Posted on Tuesday, December 20th, 2011 by Angie Han
Yup, that’s Michael Giacchino striking the goofy pose in the header image, but don’t let the silliness fool you — he’s one of the hottest film and TV composers working today, and one of the main reasons you should be excited about the rest of this post. After the jump:
- Listen to ten minutes of Michael Giacchino’s score for John Carter
- Quentin Tarantino’s Django Unchained could be getting an unusual take on Frank Sinatra’s “My Way”
- Wes Anderson reunites with Fantastic Mr. Fox composer Alexandre Desplat for Moonrise Kingdom
- The Artist ponders a concert tour with live orchestra
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We’ve been highlighting images from Roman Polanski‘s upcoming film Carnage for the past few weeks. The film adapts Yasmina Reza‘s play God of Carnage, with John C. Reilly, Jodie Foster, Kate Winslet and Chrisoph Waltz starring as two NYC couples who meet to discuss the aftermath of an encounter between their kids.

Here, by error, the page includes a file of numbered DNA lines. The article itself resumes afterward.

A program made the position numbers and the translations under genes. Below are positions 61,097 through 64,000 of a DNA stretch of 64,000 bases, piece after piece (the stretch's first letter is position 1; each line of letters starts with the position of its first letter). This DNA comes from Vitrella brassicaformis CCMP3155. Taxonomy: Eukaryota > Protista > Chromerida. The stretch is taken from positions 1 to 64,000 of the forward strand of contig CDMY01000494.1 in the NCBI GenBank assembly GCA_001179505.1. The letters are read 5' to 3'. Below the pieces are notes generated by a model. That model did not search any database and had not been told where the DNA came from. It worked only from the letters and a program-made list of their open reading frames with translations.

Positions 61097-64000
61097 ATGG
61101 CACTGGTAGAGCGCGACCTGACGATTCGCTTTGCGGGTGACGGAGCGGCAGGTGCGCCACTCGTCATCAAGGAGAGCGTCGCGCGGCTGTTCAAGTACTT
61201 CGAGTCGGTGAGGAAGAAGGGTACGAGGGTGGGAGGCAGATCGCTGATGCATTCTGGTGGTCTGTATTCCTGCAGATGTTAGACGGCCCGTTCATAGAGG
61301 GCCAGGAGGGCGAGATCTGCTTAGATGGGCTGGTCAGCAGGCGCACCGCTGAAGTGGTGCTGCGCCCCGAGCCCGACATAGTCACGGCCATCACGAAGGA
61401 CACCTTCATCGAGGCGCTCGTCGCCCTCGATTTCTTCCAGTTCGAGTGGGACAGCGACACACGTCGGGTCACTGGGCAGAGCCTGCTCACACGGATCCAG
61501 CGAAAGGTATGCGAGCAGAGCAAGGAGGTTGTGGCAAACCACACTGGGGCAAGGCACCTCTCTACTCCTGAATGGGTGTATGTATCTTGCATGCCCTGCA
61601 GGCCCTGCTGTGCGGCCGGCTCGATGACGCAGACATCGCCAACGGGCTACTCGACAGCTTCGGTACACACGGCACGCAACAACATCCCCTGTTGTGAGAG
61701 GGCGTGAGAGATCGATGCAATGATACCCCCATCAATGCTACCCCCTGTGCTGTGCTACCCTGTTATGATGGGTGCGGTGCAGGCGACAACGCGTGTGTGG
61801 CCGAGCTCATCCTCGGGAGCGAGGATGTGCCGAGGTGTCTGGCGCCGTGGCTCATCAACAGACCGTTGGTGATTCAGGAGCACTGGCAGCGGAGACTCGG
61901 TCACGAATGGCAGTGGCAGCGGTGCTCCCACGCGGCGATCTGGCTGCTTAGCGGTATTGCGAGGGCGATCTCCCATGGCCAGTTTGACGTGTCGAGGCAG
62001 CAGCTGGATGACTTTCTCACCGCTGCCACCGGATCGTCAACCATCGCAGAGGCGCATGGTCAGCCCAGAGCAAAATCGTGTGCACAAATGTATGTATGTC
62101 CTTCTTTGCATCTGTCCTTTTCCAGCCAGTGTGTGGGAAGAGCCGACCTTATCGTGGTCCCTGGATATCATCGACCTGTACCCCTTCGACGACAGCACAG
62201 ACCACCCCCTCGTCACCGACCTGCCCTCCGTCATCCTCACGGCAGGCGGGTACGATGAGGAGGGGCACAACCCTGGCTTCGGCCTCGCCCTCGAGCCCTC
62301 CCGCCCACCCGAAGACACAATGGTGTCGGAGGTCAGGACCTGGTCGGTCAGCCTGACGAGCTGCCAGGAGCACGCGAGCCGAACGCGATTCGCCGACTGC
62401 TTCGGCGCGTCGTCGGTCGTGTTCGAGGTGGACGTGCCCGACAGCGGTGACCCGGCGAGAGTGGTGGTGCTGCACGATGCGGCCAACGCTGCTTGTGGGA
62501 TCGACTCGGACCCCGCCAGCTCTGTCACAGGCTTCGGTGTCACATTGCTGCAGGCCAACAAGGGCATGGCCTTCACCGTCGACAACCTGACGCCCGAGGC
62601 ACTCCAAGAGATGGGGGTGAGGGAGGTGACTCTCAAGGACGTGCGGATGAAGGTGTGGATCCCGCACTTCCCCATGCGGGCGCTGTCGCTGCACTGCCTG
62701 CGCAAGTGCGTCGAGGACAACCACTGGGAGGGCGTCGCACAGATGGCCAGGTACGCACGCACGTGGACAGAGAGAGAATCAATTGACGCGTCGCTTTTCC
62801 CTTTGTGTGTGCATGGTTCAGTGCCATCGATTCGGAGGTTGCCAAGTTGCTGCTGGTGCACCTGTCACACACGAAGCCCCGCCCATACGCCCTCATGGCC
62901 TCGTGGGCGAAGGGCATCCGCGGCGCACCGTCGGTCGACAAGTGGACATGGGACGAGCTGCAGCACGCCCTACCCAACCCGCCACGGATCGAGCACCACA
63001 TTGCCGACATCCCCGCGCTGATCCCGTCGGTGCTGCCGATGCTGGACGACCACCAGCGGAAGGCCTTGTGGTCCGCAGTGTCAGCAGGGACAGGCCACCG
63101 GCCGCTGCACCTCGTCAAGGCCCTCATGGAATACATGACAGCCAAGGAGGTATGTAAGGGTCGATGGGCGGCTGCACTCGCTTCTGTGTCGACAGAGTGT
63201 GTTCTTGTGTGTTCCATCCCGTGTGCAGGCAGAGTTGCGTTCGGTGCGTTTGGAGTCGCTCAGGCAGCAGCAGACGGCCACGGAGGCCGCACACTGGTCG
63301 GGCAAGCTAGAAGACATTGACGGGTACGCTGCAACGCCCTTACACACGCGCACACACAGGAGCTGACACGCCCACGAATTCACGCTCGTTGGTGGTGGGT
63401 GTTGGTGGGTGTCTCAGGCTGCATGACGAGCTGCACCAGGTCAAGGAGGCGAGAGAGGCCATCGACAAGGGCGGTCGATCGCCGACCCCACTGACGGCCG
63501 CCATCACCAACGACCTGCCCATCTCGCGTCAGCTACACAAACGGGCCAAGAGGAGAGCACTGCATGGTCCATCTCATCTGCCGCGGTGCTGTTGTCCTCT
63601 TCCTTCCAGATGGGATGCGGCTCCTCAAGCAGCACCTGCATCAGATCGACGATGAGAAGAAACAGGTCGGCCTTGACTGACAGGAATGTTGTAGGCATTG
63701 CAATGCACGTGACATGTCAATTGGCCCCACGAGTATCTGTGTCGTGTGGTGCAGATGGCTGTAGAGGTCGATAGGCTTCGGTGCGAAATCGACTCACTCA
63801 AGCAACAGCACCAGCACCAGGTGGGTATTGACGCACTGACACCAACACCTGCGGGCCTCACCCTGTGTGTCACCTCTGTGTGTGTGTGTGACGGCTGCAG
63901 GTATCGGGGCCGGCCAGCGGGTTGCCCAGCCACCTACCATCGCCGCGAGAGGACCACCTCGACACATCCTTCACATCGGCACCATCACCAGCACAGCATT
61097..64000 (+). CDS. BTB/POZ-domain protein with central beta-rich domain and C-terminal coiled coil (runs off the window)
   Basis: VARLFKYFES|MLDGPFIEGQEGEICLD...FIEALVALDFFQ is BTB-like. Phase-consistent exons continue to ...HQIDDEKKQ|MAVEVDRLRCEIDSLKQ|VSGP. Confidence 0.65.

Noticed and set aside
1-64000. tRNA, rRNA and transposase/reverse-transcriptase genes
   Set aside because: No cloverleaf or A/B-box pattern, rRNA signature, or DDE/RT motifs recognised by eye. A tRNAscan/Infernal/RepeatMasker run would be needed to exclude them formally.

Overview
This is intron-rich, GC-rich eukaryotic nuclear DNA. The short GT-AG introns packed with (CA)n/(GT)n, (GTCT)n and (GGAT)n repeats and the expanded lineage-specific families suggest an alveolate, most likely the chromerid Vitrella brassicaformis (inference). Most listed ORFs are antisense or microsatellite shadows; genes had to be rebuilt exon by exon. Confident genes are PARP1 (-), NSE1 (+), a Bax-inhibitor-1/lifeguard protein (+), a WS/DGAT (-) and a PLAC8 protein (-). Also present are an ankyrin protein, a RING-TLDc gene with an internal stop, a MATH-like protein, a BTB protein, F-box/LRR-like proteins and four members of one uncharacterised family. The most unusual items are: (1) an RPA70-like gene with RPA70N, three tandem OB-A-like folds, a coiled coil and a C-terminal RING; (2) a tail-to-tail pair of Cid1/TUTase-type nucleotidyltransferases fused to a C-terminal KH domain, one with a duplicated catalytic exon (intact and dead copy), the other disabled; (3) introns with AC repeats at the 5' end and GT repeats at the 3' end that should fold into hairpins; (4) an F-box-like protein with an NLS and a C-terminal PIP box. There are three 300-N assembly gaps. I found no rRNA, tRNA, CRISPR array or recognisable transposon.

For some, that cast list and Polanski’s name are enough to lock Carnage as a fall highlight. But if you’ve looked at the photos and thought “pass”, have a look at the international trailer below. It’s great stuff. Check out Kate Winslet breaking her staid Oscar-ready image (which she’s done plenty of times before, sure, but possibly not in quite such a pitch-perfect fashion) and Christoph Waltz remaining deliberately and cluelessly composed as her distracted husband.
Oh, the trailer is slightly not safe for work thanks to some harsh language, and possibly because of the laughs that language will elicit. Read More »
Roman Polanski‘s new film Carnage, an adaptation of Yasmina Reza‘s play God of Carnage, will soon premiere at the Venice Film Festival, and then open the New York Film Festival. We know the basics — Kate Winslet, Jodie Foster, Christoph Waltz and John C. Reilly play two couples who spend an evening… let’s say ‘interacting,’ after their kids get into an altercation at school. That’s the pretty wonderful French poster for the film above on the left, and we’ve got the full-size image along with some new images from the film after the break. Read More »